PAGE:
Odin is a Labrador retriever/border collie mix. By watching his wagging tail and alert expression, Colorado State University researcher Dr. Glen Golden can sense he is eager to begin his training.
Odin is one of five dogs recently adopted from shelters and animal rescue centers to become detector dogs for wildlife disease surveillance. The dogs are housed and trained at the USDA-APHIS National Wildlife Research Center (NWRC) in Fort Collins, Colorado. They are part of a collaborative 12-month program to evaluate the effectiveness of training and using dogs to detect and identify waterfowl feces or carcasses infected with avian influenza (AI). If successful, this collaboration may be extended an additional 12 months.
“We train the dogs using positive reinforcement with rewards of food or toys depending on each dog’s motivational preference,” states Golden. “The dogs are trained to respond to specific odors by either scratching at odor boxes containing materials from AI-infected birds or sitting at boxes containing materials from non-infected birds. The dogs cannot touch the infected feces or carcasses, but are able to smell items that are placed in specially-designed odor boxes and vials.”
Previous NWRC and university research shows that some diseases cause odor changes in infected animals. Because their sense of smell is so acute, dogs can detect those changes.
“Dogs have been used for scat, carcass and pest detection in wildlife damage management for many years,” states NWRC research chemist and study collaborator Dr. Bruce Kimball. “They’ve also helped to diagnose diseases, such as lung and breast cancer, in people. Eventually, we hope to train these dogs to successfully detect AI-infected birds or their feces in natural settings and serve as biosensors for this and other costly agricultural diseases.”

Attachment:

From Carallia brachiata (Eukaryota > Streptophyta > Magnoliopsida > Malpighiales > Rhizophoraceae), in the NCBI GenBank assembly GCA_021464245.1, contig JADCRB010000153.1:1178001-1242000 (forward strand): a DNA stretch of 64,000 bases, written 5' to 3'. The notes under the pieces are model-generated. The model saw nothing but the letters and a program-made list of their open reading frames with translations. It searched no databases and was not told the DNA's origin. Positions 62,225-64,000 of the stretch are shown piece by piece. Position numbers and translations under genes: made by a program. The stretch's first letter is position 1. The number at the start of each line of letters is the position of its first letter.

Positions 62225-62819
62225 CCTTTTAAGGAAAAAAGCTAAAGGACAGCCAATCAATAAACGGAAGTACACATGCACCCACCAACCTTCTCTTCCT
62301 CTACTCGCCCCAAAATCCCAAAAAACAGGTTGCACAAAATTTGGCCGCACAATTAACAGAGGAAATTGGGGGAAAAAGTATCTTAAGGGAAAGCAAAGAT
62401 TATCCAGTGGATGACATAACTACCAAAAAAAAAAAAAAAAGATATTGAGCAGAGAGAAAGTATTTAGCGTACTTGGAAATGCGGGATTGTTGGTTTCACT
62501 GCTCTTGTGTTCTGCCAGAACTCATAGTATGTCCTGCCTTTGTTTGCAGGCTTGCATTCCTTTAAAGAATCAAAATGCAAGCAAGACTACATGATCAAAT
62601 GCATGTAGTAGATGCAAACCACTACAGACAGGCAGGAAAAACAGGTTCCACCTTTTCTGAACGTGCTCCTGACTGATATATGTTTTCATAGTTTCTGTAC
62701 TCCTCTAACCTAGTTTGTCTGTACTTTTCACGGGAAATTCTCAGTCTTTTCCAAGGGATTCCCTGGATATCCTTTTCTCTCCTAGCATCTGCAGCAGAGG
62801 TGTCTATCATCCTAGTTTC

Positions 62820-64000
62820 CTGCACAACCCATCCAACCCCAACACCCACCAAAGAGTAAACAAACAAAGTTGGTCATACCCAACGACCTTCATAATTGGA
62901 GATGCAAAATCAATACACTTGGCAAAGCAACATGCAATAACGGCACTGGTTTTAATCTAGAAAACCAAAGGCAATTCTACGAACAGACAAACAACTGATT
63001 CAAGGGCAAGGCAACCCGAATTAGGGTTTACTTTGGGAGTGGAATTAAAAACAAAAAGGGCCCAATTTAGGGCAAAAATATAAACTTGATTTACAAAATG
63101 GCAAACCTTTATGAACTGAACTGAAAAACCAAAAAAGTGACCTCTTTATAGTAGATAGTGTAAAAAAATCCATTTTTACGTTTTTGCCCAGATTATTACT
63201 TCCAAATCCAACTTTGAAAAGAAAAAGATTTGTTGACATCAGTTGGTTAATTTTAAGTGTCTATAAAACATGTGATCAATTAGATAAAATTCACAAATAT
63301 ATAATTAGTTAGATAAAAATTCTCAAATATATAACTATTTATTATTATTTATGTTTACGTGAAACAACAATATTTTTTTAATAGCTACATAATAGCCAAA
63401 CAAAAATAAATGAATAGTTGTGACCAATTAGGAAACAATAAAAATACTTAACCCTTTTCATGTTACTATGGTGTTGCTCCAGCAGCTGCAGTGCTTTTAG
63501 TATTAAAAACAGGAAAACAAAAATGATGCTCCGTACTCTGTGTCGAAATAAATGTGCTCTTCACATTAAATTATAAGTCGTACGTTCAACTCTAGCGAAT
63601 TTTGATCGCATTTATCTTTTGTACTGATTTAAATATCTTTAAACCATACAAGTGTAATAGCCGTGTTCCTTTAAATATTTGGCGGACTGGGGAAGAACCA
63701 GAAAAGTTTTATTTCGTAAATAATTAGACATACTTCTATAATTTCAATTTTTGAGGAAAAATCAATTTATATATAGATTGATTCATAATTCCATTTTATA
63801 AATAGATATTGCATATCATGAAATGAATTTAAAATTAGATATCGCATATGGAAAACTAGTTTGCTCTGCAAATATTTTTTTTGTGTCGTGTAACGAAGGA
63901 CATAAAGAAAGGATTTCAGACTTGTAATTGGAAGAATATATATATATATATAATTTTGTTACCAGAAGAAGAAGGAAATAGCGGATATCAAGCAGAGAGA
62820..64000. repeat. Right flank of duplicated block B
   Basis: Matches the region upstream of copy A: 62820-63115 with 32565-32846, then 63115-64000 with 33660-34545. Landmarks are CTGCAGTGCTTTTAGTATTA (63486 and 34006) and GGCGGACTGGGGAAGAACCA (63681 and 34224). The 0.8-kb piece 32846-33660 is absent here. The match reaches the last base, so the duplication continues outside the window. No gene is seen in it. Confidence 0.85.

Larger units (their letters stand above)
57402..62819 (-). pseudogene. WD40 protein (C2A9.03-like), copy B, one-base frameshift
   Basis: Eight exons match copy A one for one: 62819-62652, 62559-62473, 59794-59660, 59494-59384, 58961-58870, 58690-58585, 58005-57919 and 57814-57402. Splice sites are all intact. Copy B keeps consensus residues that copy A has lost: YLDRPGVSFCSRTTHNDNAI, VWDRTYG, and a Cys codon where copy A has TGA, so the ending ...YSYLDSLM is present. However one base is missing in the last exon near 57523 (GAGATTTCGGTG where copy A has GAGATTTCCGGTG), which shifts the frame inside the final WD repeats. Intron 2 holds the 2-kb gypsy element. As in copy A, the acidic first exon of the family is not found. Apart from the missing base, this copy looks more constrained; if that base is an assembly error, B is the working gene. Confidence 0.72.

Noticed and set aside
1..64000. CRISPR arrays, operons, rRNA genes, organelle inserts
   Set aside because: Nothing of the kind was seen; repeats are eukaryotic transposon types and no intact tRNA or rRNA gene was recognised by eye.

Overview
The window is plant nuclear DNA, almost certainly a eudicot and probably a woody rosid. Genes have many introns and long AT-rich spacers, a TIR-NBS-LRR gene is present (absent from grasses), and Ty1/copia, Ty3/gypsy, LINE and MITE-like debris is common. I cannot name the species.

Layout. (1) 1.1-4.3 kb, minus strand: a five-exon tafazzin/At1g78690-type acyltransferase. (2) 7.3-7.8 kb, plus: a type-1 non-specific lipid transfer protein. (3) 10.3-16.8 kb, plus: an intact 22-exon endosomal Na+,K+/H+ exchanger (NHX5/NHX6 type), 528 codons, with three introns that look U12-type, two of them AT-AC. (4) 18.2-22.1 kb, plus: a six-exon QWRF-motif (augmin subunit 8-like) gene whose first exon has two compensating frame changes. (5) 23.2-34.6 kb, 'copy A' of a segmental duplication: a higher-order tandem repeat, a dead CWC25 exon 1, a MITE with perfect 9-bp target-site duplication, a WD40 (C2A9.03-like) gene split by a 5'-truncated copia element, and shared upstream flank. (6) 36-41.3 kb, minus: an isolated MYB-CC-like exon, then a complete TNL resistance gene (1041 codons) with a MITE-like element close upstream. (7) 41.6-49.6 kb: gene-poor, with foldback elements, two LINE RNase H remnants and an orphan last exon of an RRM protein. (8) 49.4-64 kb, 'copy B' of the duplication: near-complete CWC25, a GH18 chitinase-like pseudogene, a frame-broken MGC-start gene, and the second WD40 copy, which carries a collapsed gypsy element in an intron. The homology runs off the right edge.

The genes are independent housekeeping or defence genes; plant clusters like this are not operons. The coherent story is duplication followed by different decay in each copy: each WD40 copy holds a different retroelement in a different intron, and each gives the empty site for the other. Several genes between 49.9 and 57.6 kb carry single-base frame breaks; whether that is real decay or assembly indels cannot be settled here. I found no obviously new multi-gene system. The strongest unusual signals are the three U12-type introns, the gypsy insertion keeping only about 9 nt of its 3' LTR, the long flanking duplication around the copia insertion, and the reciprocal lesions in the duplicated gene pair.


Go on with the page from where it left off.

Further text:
Avian influenza, and in particular the highly pathogenic version of avian influenza, is a disease that can be carried by wild birds like ducks without them appearing sick. However, the disease is very deadly to domestic poultry, like chickens and turkeys. APHIS already conducts surveillance testing of hunter-harvested ducks to determine if HPAI is present in the wild bird population as an early warning for the country’s poultry industry. The detector dogs would provide APHIS with another tool to broaden surveillance.
The spread of highly pathogenic AI in commercial poultry and backyard flocks in the spring of 2015 resulted in more than $800 million in damage and control costs, as well as the lethal removal of nearly 50 million domestic birds.
Dogs are not susceptible to avian influenza, but Odin and his colleagues are vaccinated for rabies and other canine diseases they may be inadvertently exposed to while conducting surveillance in the field. Once finished with their training, the dogs will be paired with an APHIS Wildlife Services field specialist for disease surveillance activities or, if found unsuited for surveillance work, placed in an adoptive home.
APHIS has a long history of working with detector dogs to aid in invasive species detection and management— from finding insect pests in shipping cargo to sniffing out brown treesnakes, feral swine, and nutria. View these links to learn more:
- USDA Unleashes Detector Dogs to Stop Feral Swine (YouTube)
- New K-9 Initiative Could Transform Pest Surveys
- A Dogged Last Defense Against Brown Treesnakes
- APHIS Nutria Detection Dogs (Flickr)
NWRC is the research arm of APHIS’ Wildlife Services program. Its mission is to use scientific expertise to help reduce human-wildlife conflicts related to agriculture, natural resources, property, and human and health and safety. For more information, please visit our National Wildlife Research Center website.